TimeShareCMO founding partner Melinda Byerley is an elitist from San Francisco who knows absolutely nothing about Middle America yet felt compelled nevertheless to write a condescending rant on social media this week denigrating every single hard-working, down-to-Earth member of said group:
I didn't feel like tweetstorming, so here's a screen shot. "What middle America can do to get more jobs in their area." pic.twitter.com/1nYSehA4kA
— Melinda Byerley ☠️ (@MJB_SF) January 7, 2017
Byerley’s words reek of the hypocrisy and sanctimony oft seen in progressive elites who, as National Review noted, rely “on [their] influence, education, money, and cultural privilege to exempt [themselves] from the bad schools, unassimilated immigrant communities, dangerous neighborhoods, crime waves, and general impoverishment that are so often the logical consequences of [their] own policies.”
In short, progressives such as her inhabit a bubble — one fenced-off from the rest of the world by a wall of some sort — inside of which they sit perched atop a porcelain throne casting judgments upon anyone who exists outside their realm.
Writing for RedState, Mickey White noted that “(t)his is why people outside of major cities are disgusted” and “why Trump won” — because of this “authoritarian, condescending” attitude of superiority.
The irony is that she could learn a LOT from fellow liberal elitist and celebrity chef Anthony Bourdain, who in an interview last month with Reason magazine finally admitted the truth about himself and other similarly minded elitists.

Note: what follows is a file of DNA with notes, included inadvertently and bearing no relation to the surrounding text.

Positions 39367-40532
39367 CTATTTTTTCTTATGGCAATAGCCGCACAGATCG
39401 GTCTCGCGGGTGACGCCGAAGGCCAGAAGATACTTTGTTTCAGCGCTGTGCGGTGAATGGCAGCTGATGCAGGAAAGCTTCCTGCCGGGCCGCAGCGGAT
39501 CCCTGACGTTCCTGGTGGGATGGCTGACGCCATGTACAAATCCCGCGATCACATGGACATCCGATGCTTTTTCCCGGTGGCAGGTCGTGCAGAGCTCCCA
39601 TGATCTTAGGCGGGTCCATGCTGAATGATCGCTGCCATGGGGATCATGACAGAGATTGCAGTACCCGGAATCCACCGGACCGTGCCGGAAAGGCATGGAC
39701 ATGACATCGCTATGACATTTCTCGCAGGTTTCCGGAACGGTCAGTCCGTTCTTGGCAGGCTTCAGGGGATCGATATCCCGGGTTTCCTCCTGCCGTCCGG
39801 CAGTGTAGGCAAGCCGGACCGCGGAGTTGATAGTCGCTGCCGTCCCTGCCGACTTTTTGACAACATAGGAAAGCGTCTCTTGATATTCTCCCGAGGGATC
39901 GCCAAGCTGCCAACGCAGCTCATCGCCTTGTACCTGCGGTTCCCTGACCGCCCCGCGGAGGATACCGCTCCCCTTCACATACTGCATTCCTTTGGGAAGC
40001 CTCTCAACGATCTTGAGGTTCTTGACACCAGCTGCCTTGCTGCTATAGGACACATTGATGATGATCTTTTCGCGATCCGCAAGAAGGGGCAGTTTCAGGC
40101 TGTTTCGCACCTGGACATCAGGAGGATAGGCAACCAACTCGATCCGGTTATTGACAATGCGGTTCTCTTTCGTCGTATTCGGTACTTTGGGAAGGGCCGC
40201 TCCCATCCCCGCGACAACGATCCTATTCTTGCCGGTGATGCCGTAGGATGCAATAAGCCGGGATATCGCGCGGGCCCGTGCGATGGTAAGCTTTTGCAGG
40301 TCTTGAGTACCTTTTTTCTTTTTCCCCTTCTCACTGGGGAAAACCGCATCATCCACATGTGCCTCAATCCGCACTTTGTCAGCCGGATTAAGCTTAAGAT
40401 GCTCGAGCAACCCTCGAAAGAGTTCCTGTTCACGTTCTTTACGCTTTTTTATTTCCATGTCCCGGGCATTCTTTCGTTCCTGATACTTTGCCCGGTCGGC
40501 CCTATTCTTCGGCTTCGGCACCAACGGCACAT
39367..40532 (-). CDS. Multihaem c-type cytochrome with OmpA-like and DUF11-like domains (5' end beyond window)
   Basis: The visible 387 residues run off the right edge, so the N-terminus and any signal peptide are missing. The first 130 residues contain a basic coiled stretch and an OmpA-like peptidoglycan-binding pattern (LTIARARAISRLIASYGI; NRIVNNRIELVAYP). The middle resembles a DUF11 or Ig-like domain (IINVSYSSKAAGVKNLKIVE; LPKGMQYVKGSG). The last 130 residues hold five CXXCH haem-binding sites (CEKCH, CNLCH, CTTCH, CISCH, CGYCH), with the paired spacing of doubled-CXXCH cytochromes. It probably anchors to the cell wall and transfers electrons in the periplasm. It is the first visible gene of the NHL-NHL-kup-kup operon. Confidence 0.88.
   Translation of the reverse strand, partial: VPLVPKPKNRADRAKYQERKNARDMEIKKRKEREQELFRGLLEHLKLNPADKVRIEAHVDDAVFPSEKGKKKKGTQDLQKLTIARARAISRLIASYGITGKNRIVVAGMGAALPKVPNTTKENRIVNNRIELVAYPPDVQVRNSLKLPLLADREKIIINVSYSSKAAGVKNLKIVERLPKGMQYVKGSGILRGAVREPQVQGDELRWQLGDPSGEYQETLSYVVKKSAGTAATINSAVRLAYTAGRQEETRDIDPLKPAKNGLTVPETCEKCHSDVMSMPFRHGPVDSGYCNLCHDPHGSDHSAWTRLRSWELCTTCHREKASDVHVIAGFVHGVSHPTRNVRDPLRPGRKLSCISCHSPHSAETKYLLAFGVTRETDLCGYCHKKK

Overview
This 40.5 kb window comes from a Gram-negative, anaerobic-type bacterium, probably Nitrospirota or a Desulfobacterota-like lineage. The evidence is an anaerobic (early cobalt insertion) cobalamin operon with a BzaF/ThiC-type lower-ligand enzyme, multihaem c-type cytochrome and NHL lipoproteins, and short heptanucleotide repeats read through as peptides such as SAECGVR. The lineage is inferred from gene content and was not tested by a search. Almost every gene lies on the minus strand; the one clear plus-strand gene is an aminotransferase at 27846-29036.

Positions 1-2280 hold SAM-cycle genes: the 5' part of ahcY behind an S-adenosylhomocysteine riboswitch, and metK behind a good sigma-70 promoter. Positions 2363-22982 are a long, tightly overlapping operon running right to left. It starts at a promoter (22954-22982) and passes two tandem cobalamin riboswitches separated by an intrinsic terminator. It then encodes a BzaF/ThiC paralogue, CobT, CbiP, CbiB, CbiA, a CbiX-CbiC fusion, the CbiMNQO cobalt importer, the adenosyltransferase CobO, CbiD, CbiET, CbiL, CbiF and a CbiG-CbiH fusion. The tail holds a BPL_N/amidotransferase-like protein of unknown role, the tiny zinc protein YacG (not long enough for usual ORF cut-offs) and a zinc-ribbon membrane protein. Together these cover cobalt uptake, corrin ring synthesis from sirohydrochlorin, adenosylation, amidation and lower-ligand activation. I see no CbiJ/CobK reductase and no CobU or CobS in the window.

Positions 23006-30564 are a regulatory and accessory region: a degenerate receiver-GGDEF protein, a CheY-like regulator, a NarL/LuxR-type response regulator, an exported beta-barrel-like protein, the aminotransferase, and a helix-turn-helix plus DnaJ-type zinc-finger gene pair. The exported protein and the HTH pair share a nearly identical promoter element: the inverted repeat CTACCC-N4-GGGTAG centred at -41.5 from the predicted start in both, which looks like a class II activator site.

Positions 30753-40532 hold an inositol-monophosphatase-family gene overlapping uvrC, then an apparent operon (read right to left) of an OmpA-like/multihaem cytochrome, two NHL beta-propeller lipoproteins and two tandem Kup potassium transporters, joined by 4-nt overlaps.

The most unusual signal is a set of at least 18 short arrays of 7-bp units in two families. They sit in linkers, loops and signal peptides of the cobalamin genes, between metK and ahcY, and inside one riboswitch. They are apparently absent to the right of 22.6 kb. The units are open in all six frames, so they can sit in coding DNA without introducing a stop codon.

“The utter contempt with which privileged Eastern [or Western, for that matter] liberals such as myself discuss red-state, gun-country, working-class America as ridiculous and morons and rubes is largely responsible for the upswell of rage and contempt and desire to pull down the temple that we’re seeing now,” he said:
I’ve spent a lot of time in gun-country, God-fearing America. There are a hell of a lot of nice people out there, who are doing what everyone else in this world is trying to do: the best they can to get by, and take care of themselves and the people they love.
When we deny them their basic humanity and legitimacy of their views, however different they may be than ours, when we mock them at every turn, and treat them with contempt, we do no one any good.
From the sounds of it, methinks Miss Byerley could use some “cooking” lessons with Mr. Bourdain.